Back in 2002, when America appeared ascendant in Iraq, had assembled a complete ideological and legal infrastructure supporting unilateral, pre-emptive war worldwide, and George Bush had the political wind and invincible US armed might at his back and was talking about marching on Damascus and Teheran and militarizing the Malacca Straits and who knows what else, France and Germany banded together to provide a counterweight to the United States.

In international relations-speak, there was an attempt led by France and abetted by Germany to midwife a multipolar system i.e. challenge the US unipolar vision with a constellation of European states centered on the European Union, which would provide diplomatic and economic support to states that didn’t want their foreign policy and regional security arrangements dictated by the United States.

Challenging the US power monopoly would, by implication, allow the creation of a third pole in Asia.

China could have become a pillar of such a multi-polar system, a near-equal partner with Europe, its shortcomings in the areas of human rights, democracy, and Taiwan overlooked in favor of its relatively benign foreign policy driven by domestic economic development.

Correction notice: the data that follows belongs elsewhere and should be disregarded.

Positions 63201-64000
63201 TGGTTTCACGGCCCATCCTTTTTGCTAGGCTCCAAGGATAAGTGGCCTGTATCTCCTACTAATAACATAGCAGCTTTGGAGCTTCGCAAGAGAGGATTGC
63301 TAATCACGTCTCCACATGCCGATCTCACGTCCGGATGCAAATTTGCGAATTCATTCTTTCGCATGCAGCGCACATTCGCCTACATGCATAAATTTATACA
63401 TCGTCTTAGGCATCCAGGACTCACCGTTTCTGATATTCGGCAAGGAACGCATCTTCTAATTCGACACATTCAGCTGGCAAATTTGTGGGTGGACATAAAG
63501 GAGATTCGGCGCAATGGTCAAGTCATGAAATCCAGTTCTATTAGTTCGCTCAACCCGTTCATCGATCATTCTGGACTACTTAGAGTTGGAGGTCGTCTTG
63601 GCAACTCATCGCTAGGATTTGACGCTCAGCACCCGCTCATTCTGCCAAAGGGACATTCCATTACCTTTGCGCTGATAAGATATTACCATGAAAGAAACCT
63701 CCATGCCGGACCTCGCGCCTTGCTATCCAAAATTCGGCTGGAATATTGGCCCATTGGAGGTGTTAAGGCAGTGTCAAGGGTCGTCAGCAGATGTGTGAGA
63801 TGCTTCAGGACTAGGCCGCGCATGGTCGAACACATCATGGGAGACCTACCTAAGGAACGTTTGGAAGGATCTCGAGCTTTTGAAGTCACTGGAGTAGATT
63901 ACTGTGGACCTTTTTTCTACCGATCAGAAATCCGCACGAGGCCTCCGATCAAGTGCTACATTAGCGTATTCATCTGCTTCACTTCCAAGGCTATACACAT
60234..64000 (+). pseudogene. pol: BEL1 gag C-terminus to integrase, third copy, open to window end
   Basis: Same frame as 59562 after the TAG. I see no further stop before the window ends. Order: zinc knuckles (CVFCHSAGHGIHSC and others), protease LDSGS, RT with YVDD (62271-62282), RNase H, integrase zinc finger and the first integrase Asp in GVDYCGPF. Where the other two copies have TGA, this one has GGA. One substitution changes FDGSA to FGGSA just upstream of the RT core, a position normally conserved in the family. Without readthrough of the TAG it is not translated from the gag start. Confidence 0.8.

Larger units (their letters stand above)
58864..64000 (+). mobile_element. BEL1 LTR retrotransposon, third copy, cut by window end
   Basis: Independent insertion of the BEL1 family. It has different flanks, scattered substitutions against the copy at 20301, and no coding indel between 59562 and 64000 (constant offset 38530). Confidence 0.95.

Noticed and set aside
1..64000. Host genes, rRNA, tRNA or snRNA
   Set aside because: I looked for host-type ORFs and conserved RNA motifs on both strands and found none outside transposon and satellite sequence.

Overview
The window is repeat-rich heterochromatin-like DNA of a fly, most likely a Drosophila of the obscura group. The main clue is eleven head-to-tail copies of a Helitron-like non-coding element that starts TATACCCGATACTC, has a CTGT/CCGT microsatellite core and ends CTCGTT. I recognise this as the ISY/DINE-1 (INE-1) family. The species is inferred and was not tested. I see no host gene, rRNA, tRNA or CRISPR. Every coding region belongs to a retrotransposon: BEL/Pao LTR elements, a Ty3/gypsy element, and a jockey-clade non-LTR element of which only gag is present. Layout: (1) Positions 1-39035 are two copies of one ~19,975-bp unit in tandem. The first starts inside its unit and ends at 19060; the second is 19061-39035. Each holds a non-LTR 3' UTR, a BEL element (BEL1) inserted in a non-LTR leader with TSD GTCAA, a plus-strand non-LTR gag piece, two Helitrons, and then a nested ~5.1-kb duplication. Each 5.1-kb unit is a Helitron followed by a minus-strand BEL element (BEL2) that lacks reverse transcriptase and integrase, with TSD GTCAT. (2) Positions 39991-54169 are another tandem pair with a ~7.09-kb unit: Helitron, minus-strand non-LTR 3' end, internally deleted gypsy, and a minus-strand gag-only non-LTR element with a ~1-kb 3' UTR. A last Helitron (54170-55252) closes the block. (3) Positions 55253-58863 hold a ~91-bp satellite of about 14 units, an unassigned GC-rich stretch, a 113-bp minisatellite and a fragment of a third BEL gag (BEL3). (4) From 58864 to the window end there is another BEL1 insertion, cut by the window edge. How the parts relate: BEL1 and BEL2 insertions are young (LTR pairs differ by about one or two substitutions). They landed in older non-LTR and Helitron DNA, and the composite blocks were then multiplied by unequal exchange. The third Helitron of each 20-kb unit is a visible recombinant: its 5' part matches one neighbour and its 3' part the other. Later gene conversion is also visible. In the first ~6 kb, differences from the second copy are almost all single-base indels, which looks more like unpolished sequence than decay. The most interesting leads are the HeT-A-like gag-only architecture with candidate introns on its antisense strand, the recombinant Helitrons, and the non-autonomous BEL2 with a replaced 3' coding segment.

French President Chirac and German Chancellor Schroeder, while seeking to counter the US on Iraq, conducted ostentatiously pro-Chinese foreign policies.

The European multi-polar effort fell victim to the basic weakness of the EU system, exemplified by French rejection of the EU constitution, and assiduous divide and conquer efforts by Washington, typified by Donald Rumsfeld’s notorious Old Europe crack.

Nevertheless, it was only with the greatest of effort that the Bush administration and John Bolton were able to forestall the symbolically significant lifting of the EU arms embargo to China in 2004.

The EU arms embargo, whatever one thinks about the moral and political advisability of arming Beijing, is a diplomatic anachronism, dating back to the Tian An Men massacre of 1989.

In a world awash with arms—and the United States responsible for tens of thousands of civilian Iraqi deaths as a result of the botched occupation, and not only arming India but sanctioning (as in approving) its nuclear weapons program—it seems inconsistent for the European Union to harsh Beijing for the deaths of 3000 people 17 years ago—a massacre that has ushered in a period of unprecedented Chinese political stability and economic growth.

But the EU arms embargo looks stronger than ever.

Part of it has to do with the election of Angela Merkel as the German chancellor—and she probably owes her ascendancy to the fact that American weakness made it impossible for Gerhard Schroeder to replay the anti-Bush card effectively during the recent election.